The cellular and humoral immune responses of adult American cockroach, Periplaneta americana to the Egyptian entomopathogenic nematode Steinernema sp. 2D were investigated. Total and differential haemocyte counts from Steinernema-injected, water-injected, and uninjected P. americana were determined using a light microscope. Four types of haemocytes were identified in control P. americana: prohaemocytes, plasmatocytes, granulocytes and coagulocytes. Following challenge with infective juveniles of Steinernema sp. 2D, the symbiotic Xenorhabdus bacterium was observed in haemolymph smears. Few bacteria were phagositozed by plasmatocytes. Haemocyte clumps entrapping bacteria were formed, but typical nodules were not observed. Prohaemocytes of infected cockroaches showed membrane blebbing, vacuolated cytoplasm and pycnotic nuclei. Granular haemocytes lysed during infection and released their granular inclusions. Nuclear chromatin condensation and haemocytes with two nuclei were observed. Coagulocytes were vacuolated and their nuclei exhibited nuclear lesion. Steinernema injection resulted in dramatic decrease in the proportion of plasmatocytes, coagulocytes and granulocytes 12 h post injection and significant increase in the proportion of prohaemocytes. By 24 hours post nematode challenge, the proportion of plasmatocytes and coagulocytes retained to increase, meanwhile, the percentage of prohaemocytes was still significantly higher than those of uninjected and water injected cockroaches. On the other hand, the proportion of granulocytes remained significantly lower compared with the uninjected and water injected cockroaches. Nematode injection decreased the total haemocyte count by 12 h post injection followed by an increase to control level at 24 h post injection. Phenoloxidase (PO) activity in the plasma of nematode-injected cockroaches significantly increased at 12 h post injection followed by a decrease at 24 h post injection. Both activities were significantly higher than those detected in uninjected and water-injected P. americana plasma. The results suggested that Steinernema bacterial complex possesses an efficient immune suppressive mechanisms resulting in specticemia and rapid death of the American cockroach.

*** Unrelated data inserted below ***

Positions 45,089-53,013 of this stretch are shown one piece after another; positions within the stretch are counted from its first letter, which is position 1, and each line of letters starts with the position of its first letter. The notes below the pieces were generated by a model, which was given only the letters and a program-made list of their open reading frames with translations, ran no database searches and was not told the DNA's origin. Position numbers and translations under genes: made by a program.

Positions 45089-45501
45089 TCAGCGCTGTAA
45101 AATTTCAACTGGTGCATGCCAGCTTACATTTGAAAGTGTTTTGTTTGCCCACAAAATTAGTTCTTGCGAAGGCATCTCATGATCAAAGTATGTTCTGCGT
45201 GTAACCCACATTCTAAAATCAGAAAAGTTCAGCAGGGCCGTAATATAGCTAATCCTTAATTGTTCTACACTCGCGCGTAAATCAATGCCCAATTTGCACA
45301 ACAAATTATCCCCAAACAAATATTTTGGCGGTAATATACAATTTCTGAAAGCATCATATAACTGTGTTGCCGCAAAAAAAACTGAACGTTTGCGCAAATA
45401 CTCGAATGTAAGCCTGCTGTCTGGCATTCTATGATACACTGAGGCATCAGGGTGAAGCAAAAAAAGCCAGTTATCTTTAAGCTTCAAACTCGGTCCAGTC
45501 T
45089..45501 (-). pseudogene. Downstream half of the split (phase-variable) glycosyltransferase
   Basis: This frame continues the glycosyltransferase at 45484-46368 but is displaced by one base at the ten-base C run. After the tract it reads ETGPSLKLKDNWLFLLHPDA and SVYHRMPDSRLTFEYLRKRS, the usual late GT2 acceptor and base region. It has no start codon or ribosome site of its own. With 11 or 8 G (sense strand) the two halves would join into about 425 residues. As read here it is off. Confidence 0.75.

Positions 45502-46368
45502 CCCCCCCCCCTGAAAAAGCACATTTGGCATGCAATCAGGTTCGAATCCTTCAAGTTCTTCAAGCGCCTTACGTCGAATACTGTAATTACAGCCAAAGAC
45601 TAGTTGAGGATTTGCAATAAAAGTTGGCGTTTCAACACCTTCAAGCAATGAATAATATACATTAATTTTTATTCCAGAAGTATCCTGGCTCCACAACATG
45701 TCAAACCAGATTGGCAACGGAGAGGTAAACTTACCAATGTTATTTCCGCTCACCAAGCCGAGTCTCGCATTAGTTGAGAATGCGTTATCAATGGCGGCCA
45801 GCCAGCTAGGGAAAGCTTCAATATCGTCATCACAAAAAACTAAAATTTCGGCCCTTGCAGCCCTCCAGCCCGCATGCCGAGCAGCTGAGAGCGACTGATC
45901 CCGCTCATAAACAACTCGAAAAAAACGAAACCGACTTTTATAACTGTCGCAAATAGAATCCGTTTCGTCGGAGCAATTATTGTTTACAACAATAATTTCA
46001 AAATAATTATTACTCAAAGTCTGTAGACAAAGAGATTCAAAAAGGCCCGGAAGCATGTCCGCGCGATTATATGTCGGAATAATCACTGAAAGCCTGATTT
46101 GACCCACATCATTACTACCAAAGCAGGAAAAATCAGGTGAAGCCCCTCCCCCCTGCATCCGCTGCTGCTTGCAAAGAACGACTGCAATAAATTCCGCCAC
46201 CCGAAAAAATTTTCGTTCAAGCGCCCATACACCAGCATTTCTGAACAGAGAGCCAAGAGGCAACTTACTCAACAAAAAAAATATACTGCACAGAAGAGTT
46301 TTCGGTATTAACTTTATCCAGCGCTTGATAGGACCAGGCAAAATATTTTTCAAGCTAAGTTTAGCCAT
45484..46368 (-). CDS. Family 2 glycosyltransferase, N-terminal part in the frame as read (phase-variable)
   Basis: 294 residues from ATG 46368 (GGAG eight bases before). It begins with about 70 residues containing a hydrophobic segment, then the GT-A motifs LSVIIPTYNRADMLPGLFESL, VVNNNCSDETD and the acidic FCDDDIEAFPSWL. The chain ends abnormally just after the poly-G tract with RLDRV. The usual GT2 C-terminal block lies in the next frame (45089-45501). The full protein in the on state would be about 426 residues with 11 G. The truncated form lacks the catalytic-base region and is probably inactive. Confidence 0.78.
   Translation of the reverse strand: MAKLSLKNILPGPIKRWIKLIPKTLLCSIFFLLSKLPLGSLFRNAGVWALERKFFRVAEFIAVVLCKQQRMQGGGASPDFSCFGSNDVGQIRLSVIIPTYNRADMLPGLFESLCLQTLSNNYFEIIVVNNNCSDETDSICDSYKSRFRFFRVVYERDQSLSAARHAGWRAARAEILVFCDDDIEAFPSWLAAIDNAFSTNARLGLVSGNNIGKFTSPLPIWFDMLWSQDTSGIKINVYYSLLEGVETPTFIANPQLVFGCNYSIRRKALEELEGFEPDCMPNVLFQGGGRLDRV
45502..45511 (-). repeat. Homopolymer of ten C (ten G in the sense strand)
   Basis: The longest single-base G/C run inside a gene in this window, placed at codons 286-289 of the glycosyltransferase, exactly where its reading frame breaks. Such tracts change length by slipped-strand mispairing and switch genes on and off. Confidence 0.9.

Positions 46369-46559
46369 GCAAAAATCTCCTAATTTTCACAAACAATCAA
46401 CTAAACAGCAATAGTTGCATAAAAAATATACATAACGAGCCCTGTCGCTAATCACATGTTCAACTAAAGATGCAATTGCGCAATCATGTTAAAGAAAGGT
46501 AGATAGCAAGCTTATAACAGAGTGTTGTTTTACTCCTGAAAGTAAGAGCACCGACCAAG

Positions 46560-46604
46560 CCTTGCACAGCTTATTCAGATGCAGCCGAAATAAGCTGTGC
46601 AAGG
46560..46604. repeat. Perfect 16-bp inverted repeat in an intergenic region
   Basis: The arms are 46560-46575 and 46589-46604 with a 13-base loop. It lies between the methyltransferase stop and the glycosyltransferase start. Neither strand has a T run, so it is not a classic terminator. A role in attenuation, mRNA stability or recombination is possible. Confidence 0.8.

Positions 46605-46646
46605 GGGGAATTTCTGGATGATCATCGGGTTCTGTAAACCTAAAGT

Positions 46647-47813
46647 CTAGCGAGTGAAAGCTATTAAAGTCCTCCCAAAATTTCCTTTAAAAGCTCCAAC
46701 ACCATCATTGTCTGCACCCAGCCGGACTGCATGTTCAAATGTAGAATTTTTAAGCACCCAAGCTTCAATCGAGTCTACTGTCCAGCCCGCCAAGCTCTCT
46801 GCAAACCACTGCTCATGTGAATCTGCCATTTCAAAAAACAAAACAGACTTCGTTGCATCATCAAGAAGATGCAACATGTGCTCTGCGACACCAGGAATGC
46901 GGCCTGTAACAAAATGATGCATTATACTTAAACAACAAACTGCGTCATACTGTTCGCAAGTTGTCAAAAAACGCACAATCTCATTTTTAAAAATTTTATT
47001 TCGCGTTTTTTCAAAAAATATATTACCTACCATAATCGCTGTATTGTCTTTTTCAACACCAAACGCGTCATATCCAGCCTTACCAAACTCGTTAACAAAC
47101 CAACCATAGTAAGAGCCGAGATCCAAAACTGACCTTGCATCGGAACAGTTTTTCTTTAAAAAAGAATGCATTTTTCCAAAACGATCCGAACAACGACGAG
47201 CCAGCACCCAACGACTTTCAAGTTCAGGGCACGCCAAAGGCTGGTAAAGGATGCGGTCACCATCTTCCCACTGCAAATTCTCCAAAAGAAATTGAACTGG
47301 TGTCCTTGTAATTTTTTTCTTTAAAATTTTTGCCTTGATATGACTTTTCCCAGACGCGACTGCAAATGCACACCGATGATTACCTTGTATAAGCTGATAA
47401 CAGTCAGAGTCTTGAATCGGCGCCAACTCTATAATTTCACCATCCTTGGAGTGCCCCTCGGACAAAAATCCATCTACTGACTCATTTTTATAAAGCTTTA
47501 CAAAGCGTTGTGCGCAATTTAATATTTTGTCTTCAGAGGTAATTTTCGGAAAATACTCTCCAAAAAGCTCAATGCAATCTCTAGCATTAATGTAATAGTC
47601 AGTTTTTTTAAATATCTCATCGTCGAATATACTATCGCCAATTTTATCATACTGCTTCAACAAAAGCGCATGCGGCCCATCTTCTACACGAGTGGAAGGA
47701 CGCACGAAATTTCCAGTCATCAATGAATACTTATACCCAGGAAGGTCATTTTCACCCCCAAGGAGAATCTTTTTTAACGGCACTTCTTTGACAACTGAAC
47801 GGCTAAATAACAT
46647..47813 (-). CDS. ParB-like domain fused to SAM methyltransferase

Periplaneta, Steinernema, Immunity